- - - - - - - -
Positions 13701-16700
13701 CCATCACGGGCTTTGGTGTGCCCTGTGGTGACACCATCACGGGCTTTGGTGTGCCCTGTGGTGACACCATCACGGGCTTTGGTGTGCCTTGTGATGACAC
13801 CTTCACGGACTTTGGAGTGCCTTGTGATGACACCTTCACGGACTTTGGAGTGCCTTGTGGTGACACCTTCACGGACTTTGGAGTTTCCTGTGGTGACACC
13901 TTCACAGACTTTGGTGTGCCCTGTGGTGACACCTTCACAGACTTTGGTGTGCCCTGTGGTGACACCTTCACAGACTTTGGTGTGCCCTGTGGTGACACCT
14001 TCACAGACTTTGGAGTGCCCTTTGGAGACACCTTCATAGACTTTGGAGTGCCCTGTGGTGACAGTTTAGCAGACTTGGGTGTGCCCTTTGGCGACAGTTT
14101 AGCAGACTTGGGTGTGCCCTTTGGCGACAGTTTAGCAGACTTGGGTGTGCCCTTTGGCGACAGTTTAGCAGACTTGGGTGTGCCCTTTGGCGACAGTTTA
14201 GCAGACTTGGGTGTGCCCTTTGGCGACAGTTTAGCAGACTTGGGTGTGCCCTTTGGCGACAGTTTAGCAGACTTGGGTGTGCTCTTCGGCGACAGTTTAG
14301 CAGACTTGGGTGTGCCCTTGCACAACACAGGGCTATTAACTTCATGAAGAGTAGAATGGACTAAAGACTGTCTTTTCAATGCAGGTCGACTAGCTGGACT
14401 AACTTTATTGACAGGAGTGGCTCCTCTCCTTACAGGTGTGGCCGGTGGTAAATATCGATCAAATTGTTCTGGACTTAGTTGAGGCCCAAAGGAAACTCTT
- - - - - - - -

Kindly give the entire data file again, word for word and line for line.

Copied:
Positions 13701-16700
13701 CCATCACGGGCTTTGGTGTGCCCTGTGGTGACACCATCACGGGCTTTGGTGTGCCCTGTGGTGACACCATCACGGGCTTTGGTGTGCCTTGTGATGACAC
13801 CTTCACGGACTTTGGAGTGCCTTGTGATGACACCTTCACGGACTTTGGAGTGCCTTGTGGTGACACCTTCACGGACTTTGGAGTTTCCTGTGGTGACACC
13901 TTCACAGACTTTGGTGTGCCCTGTGGTGACACCTTCACAGACTTTGGTGTGCCCTGTGGTGACACCTTCACAGACTTTGGTGTGCCCTGTGGTGACACCT
14001 TCACAGACTTTGGAGTGCCCTTTGGAGACACCTTCATAGACTTTGGAGTGCCCTGTGGTGACAGTTTAGCAGACTTGGGTGTGCCCTTTGGCGACAGTTT
14101 AGCAGACTTGGGTGTGCCCTTTGGCGACAGTTTAGCAGACTTGGGTGTGCCCTTTGGCGACAGTTTAGCAGACTTGGGTGTGCCCTTTGGCGACAGTTTA
14201 GCAGACTTGGGTGTGCCCTTTGGCGACAGTTTAGCAGACTTGGGTGTGCCCTTTGGCGACAGTTTAGCAGACTTGGGTGTGCTCTTCGGCGACAGTTTAG
14301 CAGACTTGGGTGTGCCCTTGCACAACACAGGGCTATTAACTTCATGAAGAGTAGAATGGACTAAAGACTGTCTTTTCAATGCAGGTCGACTAGCTGGACT
14401 AACTTTATTGACAGGAGTGGCTCCTCTCCTTACAGGTGTGGCCGGTGGTAAATATCGATCAAATTGTTCTGGACTTAGTTGAGGCCCAAAGGAAACTCTT